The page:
As I often had when I was training (and considering quitting), I thought about all the people who were counting on me to finish this race because I knew it would help them feel that they, too, could face their challenges successfully. I used my loving-kindness meditation, as I often do near the end of a run, to keep me going. When you're coping with the uncertainty of a business or personal risk, or any challenge, some days it feels like you simply cannot go on. When I realized my watch dropped a couple of minutes off the correct time, I sucked it up and went on. I hit that wall but I knew, however irrationally, that I was going to finish.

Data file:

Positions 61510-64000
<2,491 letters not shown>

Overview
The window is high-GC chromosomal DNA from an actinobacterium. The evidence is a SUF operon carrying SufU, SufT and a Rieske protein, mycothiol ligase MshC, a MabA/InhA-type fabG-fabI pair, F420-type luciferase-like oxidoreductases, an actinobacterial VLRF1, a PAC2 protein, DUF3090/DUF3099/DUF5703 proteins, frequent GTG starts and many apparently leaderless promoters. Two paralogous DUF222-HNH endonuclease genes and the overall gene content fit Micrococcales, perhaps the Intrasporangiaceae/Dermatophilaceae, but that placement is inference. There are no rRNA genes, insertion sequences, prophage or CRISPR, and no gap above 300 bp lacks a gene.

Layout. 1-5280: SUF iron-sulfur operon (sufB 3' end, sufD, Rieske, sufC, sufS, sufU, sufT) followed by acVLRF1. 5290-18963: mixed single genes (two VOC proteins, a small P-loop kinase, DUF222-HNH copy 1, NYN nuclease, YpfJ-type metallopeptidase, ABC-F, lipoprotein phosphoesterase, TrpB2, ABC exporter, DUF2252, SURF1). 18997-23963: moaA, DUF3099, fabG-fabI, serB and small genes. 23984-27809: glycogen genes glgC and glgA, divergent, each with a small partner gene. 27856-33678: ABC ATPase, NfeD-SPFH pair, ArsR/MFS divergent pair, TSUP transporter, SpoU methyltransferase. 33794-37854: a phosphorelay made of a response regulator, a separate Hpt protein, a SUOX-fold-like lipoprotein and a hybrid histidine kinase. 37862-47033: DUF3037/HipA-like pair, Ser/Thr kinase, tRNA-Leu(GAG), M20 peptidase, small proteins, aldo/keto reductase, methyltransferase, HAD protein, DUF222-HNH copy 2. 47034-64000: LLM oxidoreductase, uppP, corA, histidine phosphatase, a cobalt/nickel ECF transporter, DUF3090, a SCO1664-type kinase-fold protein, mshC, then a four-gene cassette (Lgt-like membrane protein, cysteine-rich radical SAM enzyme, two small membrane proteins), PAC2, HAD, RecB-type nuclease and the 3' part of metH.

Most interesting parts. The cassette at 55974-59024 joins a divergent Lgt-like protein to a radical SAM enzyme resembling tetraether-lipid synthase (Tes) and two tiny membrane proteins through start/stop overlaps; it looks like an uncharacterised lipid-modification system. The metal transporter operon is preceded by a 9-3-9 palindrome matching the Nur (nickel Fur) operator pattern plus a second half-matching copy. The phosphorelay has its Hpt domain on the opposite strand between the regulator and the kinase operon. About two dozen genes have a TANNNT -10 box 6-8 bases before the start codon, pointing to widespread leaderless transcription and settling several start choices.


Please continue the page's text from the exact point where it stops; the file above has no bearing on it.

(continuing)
Not only am I a runner, now I'm a marathoner. I will not qualify it by saying things like, "I only ran one," or, "My time was really slow." People keep asking me if I'll do another. I suspect it's like marriage after divorce. People say, "never again," but then they think about all positives and, however irrational, they know they'll do better next time. After another dozen states or so, and a few more countries, I'm sure I'll feel the same way about my next marathon.